2. An inability to use one upper extremity to independently initiate, sustain, and complete work-related activities involving fine and gross movements, and a documented medical need for a one handed, hand held assistive device that requires the use of the other upper extremity or a wheeled and seated mobility device involving the use of one hand; or
3. An inability to use both upper extremities to the extent that neither can be used to independently initiate, sustain, and complete work-related activities involving fine and gross movements.
DOES YOUR BACK PAIN QUALIFY FOR SSDI & SSI BENEFITS?
Most people with back pain will have seen a doctor and a neurosurgeon. First, your pain will be so severe that you will have trouble standing, sitting, and walking. Usually, if you have lower back pain, the pain will radiate from your low back down into one of your legs. Sometimes, pain can go down both legs. This radiating pain is sciatica. The causes of if is usually a pinched nerve which can come from a disc bulge or herniation. Sciatica and back pain impairs your ability to walk, sit, and stand.
Likewise, you can also have neck pain or cervical arthritis. Arthritis in the upper back and neck can cause radiating pain down your arms and headaches. For instance, if one of the discs in your neck degenerates, it will pinch a nerve that goes into your arm. Your arm will feel a tingling sensation, like when you arm falls asleep. Also, you might have numbness, pain, and be unable to use your fingers for fine dexterity. If you need to learn more information about benefits for neck pain, read here.
TREATMENT FOR BACK PAIN
Treatment for chronic back pain and sciatica usually requires physical therapy, pain medications, and possibly epidural steroid injections. If this type of conservative treatment does not work, then you will need surgery. Before undergoing surgery, make sure you find a surgeon who has an excellent reputation. Also, try everything you can to help cure your back pain before having surgery. Only have surgery if you fail more conservative measures.
For example, you should try physical therapy and pain medications. Also, try acupuncture, yoga, and chiropractic care. If you try all of these treatments, you will know if anything makes your pain go away. If it does not, then surgery may be your only remaining option. Once you have surgery, you may be able to return to work. If not, then you may be told you have a failed back surgery. If you have failed back surgery, you need to apply for SSD and SSI benefits.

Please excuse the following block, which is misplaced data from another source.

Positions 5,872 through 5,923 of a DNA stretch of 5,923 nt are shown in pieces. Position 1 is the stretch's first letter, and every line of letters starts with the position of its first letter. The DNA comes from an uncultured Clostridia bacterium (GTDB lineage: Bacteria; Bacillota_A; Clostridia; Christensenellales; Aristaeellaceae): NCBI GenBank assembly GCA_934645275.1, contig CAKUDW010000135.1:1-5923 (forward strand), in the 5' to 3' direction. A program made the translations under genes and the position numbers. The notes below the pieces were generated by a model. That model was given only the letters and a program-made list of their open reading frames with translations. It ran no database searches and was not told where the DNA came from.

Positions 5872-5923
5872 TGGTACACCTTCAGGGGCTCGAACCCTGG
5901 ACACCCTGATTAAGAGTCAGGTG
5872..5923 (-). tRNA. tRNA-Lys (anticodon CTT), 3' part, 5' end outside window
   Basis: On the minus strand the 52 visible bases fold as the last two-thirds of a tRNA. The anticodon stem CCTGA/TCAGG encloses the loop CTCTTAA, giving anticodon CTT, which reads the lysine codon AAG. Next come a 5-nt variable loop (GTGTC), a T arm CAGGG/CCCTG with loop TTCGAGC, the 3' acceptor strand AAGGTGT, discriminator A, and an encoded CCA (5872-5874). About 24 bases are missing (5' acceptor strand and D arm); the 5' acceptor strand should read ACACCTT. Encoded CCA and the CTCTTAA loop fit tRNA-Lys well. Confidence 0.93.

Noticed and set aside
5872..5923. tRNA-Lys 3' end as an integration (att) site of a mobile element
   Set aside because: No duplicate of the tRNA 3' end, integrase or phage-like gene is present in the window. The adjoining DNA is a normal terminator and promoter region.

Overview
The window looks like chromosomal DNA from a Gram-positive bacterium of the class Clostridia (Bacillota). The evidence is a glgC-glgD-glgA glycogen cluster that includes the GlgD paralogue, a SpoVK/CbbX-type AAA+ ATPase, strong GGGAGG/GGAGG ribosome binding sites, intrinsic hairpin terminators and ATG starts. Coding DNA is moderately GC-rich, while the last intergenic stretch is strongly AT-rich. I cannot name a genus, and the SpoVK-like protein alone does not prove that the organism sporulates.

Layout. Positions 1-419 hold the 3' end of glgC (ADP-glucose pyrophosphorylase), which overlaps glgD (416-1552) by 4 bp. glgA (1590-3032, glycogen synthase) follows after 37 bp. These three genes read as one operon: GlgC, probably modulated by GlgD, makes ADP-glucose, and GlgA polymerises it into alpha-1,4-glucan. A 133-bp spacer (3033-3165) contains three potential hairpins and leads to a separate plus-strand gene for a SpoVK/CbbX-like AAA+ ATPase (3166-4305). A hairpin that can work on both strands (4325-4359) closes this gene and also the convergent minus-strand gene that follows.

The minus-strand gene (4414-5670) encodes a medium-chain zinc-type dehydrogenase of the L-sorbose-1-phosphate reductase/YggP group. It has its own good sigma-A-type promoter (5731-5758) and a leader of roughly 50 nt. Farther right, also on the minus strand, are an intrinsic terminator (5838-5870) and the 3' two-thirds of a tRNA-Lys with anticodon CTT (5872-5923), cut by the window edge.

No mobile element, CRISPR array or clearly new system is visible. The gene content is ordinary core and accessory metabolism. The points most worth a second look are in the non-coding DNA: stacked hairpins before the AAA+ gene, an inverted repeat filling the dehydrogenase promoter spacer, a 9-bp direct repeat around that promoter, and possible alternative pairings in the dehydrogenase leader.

APPLY FOR SSD AND SSI BENEFITS IF YOU CANNOT WORK
Many people wait to apply for SSD benefits because they think they are going to get better. For example, you may have hurt your back at work and after physical therapy and other treatment, your doctor decides you need surgery. Perhaps you believe that once you have back surgery you will be able to return to work. Unfortunately, there are times when surgery does not work.
If you wait to apply for benefits until long after back surgery, you may miss out on months or years of SSD benefits. This is money that you need to support yourself while you are not working. Benefits can also provide Medicare or Medicaid, which is health insurance that you need to obtain surgery or get ongoing treatment for back pain.
If you have severe back pain and cannot work, you should apply for SSD benefits. You should not wait to apply until you get better or until you think you will no longer have back pain. Social Security Disability benefits are based upon the number of years you work and the amount of money you earn. The amount of the monthly benefit is different for everyone. If you have not been able to recover after a back operation, are still using a cane or walker and suffer from severe pain, you can probably win benefits.
CONTACT CANNON DISABILITY FOR HELP WITH BACK PAIN & SSD BENEFITS
Contact Cannon Disability Law today to see if you qualify for Social Security Disability benefits or Supplemental Security Income. We can often tell you over the phone if you have a good case. Please call us and tell us why you cannot work. We also need to know who your doctors are and if you have already sent in an application for benefits. We have won over 20,000 SSDI and SSI claims for our clients.
Our attorneys’ practice in Utah, Nevada, Idaho, and California. Our main office is in Salt Lake City, Utah. However, we can represent you where you live. Likewise, we practice in Nevada and Idaho on a routine basis. Also, we have attorneys that are members of the bar in those states. Additionally, Dianna Cannon is a member of the bar in California. Don’t wait to contact Cannon Disability Law, because your monthly benefit doesn’t start until you apply. Therefore, every day you wait to apply is a day you lose benefits. Call now and start the process to win SSDI and SSI benefits for your back pain.